What I Wish People Understood About Raising a Medically Complex Child
Here’s something I’ve learned in the last 10 years: Raising a special needs child can be a very different experience from raising a special needs child who is medically complex. I know that sounds obvious, but you don’t really realize the difference until you live it. The medications, equipment, doctor’s visits, sleepless nights, hospital stays — it can all add up into one big ball of stress. Another thing I’ve learned is people want to help, but they might not know how. They may want to say something to alleviate the stress or bring you relief in some way, but they might actually make things worse. There are a lot of things I wish people understood about raising a medically complex child. This is my top five list:
1. I really don’t need your advice.
I know people mean well, but unless you’re a medical professional or a family living through a similar experience, chances are pretty good that I already know more about my son’s condition than you do. Let’s face it, as the parent of a child with a serious medical condition, I’ve had to become an expert. And yet, all we need is one seizure in public, and suddenly every bystander thinks they have relevant information to add to the situation. Yes, I’m aware of the ketogenic diet. Yes, I’ve heard of cannabis oil. No, I’m not going to discuss my son’s treatment plan with a total stranger!
Instead of offering advice, I’d prefer simple acts of support. A stranger holding a door open so I can push my son’s wheelchair through actually means a lot to me. Friends who take me out to coffee while my son is in school and let me just be myself for an hour or two are irreplaceable. We often don’t even discuss seizures at all!
2. Please don’t ask if things are “back to normal.”
When your child is dealing with a complex condition, you’ll probably have quite a few scares. Emergencies are part of your routine, and you may end up in the hospital. You may end up in the hospital a lot actually. And you know what? This is normal. This is what life with a serious medical condition looks like. So when we get out of the hospital and are back at home, please don’t ask if “everything is normal now.” The question implies that we’ve left all that pesky medical stuff behind us. Yes, life is back to “normal” — but “normal” is a very subjective word.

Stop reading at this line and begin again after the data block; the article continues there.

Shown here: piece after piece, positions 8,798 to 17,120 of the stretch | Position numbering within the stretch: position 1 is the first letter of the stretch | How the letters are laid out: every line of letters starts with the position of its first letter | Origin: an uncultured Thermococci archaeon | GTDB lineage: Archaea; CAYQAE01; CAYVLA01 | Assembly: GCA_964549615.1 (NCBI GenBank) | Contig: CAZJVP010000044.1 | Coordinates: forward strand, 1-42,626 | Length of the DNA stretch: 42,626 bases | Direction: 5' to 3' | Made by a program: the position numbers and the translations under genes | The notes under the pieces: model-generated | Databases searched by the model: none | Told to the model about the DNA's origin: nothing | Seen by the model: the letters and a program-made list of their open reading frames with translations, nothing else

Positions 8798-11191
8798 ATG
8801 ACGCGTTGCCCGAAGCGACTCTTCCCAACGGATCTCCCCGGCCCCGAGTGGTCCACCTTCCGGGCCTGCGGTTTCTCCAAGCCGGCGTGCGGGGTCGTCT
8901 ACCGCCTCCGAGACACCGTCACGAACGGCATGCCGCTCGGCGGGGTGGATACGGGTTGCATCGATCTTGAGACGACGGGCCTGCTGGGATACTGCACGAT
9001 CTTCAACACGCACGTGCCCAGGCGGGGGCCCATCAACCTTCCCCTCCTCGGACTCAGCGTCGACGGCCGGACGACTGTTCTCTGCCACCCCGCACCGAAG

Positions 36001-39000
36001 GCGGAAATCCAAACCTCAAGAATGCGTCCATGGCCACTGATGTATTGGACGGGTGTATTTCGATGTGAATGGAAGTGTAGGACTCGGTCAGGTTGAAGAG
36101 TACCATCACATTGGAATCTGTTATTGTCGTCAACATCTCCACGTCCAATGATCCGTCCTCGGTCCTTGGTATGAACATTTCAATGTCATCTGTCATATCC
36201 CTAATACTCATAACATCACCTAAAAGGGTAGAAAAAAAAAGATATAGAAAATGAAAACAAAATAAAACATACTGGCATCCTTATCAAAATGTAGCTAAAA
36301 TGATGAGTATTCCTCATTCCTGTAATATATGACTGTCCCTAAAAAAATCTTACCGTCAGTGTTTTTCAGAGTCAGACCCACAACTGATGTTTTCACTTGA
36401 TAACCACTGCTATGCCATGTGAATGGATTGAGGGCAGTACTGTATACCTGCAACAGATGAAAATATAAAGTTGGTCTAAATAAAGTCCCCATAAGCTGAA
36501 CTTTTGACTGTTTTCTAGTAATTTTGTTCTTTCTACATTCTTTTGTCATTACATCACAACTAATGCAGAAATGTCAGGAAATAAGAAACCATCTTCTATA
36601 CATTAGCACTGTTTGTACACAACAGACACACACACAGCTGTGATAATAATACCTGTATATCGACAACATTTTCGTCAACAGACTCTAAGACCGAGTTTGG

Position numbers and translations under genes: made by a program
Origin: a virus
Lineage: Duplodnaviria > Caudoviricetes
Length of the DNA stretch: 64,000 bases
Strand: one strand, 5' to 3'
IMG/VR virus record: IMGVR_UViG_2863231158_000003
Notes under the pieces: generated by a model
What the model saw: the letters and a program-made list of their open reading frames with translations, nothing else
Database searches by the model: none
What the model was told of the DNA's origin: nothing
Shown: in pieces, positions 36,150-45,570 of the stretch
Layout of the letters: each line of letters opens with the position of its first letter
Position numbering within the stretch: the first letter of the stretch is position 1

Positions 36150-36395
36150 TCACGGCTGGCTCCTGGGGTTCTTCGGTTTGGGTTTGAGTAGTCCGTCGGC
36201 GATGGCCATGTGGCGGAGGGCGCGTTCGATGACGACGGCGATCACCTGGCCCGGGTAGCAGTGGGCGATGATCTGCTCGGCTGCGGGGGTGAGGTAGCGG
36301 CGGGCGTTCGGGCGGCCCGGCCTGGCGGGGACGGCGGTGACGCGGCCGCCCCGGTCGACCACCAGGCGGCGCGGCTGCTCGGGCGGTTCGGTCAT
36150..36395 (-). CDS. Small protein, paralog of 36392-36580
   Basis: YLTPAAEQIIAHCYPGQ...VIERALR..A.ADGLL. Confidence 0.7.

You know what could really help instead? Trying to help us recreate normalcy while we’re in the hospital. Long hospital stays are draining for everyone and time seems to stand still. More than anything we’re often bored, especially when Ivan isn’t allowed to leave the room. A simple visit from a friend makes the entire day brighter. And if you want to bring chocolates, I’m not stopping you!
3. Don’t bring up our illness during good times.
Another part of our normal is that we have happy times. We laugh and have fun when we can. Things can get crazy in the blink of an eye, but in between the emergencies we are living life the best we can. So why would you want to remind everyone about the bad times when we’re happy? For example, when I post a cute picture of my son smiling on Facebook, please don’t reply with the macabre comment, “Get well soon.”
Here’s a better comment, I feel: “What a handsome young man he’s become!” Because (a) he’s probably not going to “get better soon,” (b) I’d like to think our friends and family can see past his medical issues and just appreciate his smiling face now and then, and (c) he really is a handsome young man!
4. Don’t offer to help if you can’t.
This is a tough one. For some reason in our society the automatic response to someone being ill or having an emergency seems to be to say, “Let me know if I can do anything” or my favorite “Don’t hesitate to call if you need anything!” Don’t hesitate — just do it!
But I do hesitate, and do you know why? Because in my experience, 95 percent of these promises of help are provided with no intention of follow-through. When I finally do collect my courage and ask for help, the answer is generally no (“I’m so sorry! I wish I could — I’m just so busy!”). This may sound over the top, but it’s not an exaggeration to say this is kind of soul crushing. If you can’t help, please don’t offer.
And if you can help, try to help in something specific rather than with a vague open-ended “Let me know.” Offer to watch our cat while we’re in the hospital or to pick up groceries when Ivan is really ill. Offer to do something small that fits your schedule — and it’s much easier for me to accept when I know you’re already committed.
5. Please include us.
We might not come or we may cancel last minute, but please invite us to your child’s birthday party or to tag along on an outing. Living with complex medical issues and the constant fear of an emergency is isolating. It also holds us back from doing a lot of the fun things we want to do. Which means what we need more than anything are good friends and good times. If you can give us the chance at both, please do!
Follow this journey on Wonder Baby.
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